This work features some of America's leading activists and progressive thinkers examining the current conservative political climate and considering what constructive moves are possible. Noam Chomsky analyzes the conservative victory in the 1994 elections; Tom Athanasiou and Kristin Dawkins examine the impact of the trade agreements; Herbert Schiller questions the right of government and corporations to privatize information through the much-heralded "information superhighway"; Howard Zinn looks at the new corporate order's need for quick, clean wars; and Cornel West and bell hooks discuss America's increasing racial tensions.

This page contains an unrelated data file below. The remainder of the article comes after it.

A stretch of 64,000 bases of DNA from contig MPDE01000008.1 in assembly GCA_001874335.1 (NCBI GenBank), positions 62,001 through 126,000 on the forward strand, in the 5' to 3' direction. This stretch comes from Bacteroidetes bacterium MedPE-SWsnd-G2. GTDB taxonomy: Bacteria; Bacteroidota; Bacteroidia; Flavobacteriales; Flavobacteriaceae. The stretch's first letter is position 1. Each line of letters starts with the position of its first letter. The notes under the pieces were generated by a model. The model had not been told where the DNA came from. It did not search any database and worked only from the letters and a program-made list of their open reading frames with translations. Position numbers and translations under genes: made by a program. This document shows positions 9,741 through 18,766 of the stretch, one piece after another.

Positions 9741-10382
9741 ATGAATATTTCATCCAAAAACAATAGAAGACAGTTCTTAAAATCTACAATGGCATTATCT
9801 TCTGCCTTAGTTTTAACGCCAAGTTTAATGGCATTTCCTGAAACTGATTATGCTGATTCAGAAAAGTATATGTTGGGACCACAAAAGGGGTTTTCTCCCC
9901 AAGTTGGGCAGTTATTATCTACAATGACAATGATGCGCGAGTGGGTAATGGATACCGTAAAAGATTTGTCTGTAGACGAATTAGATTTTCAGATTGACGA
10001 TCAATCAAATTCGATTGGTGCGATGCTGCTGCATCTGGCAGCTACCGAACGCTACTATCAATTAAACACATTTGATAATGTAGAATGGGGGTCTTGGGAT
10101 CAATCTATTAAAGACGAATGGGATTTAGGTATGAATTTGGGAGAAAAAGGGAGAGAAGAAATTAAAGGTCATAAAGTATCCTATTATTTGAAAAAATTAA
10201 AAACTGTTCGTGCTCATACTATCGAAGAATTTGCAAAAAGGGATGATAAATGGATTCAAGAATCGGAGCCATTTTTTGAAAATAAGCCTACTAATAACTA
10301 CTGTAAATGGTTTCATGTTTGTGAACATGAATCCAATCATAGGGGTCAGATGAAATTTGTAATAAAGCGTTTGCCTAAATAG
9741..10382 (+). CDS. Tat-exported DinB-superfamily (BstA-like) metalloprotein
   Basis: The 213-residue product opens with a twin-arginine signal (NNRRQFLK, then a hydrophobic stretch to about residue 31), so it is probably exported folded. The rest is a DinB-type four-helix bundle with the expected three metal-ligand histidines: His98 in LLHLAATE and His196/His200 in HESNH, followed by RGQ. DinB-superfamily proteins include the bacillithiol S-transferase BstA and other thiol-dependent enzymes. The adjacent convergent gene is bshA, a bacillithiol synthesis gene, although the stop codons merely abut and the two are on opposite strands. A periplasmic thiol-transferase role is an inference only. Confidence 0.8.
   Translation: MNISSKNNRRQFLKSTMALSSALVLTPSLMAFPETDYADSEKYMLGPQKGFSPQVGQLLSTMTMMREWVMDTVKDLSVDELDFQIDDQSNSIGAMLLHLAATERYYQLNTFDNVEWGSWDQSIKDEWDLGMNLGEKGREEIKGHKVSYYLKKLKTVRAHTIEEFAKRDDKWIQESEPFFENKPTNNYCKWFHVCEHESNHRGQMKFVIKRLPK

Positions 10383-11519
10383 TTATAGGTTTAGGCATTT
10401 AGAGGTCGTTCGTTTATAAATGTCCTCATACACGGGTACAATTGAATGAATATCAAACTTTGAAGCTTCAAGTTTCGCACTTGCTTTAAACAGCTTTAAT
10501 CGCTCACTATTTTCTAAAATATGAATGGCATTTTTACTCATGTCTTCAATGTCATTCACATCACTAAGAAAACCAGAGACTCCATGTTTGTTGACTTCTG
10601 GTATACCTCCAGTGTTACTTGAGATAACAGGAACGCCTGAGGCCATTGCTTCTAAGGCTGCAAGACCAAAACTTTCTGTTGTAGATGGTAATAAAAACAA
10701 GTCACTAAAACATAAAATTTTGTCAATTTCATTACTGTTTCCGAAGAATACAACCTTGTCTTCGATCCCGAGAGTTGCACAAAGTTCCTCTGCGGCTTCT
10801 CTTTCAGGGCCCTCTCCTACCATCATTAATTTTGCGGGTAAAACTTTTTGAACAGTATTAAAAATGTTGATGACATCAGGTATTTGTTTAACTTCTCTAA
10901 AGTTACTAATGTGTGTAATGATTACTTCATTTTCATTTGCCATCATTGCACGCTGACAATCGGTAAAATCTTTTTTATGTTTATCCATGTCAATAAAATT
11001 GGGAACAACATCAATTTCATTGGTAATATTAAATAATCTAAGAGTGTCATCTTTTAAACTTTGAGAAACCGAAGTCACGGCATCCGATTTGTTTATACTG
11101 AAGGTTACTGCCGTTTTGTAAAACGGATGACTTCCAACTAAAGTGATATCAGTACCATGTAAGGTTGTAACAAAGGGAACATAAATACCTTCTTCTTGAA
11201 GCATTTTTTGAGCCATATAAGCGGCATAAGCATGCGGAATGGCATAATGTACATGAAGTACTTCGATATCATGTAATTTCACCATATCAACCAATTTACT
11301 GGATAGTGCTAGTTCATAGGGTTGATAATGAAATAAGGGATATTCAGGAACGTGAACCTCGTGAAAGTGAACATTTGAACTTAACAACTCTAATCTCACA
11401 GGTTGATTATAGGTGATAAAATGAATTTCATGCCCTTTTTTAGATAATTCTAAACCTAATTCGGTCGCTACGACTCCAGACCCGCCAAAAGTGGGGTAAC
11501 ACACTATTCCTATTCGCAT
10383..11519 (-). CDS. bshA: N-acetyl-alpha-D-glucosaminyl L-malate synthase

An uneven collection of broadsides from the counterculture of complaint. In this gathering of pamphlets, interviews, and commissioned essays, editors Ruggiero and Sahulka, publishers of the Open Magazine Pamphlet Series, tough it up in the face of the conservative age. Left stalwarts like David Dellinger (who makes the curious claim that there are more protests occurring now than in the 1960s) and Noam Chomsky have at the failure of those of like mind to get together and make The Revolution. "Progressives," Joel Rogers writes by way of explanation, "have forsaken even the ambitions of a mass politics." Rogers advances some interesting ideas for ways in which the Left can stake out a new share in American politics. So, too, does economist Juliet Schor, who sees hope for an eventual leftward swing in what she candidly calls "the slaughter of the Democrats in the 1994 midterm elections." The contributors' takes on American politics may be of lesser interest to general readers, however, than are a set of translated documents from the front lines of Mexico's Zapatista Army of National Liberation, who face a crisis of their own. The sense of despair that runs through this volume is suitably postmodern, but much of the rhetoric is solid '60s: Corporations are out to conquer the planet; Somalia was invaded on behalf of Big Oil; Saddam Hussein uses chemical weapons, but we used napalm in Vietnam. "Now the Cold War is over," Dellinger says, "and the power-elite is desperately seeking replacements such as the war on drugs (except those brought in regularly by the CIA) and a series of invasions in Grenada, Panama, Iraq, and Somalia." And so it goes. All in all, comfort food for those who believe that the Trilateral Commission runs the world and that everything bad is fascist, but of little avail to anyone seeking a principled analysis of the nation's woes. (Kirkus Reviews)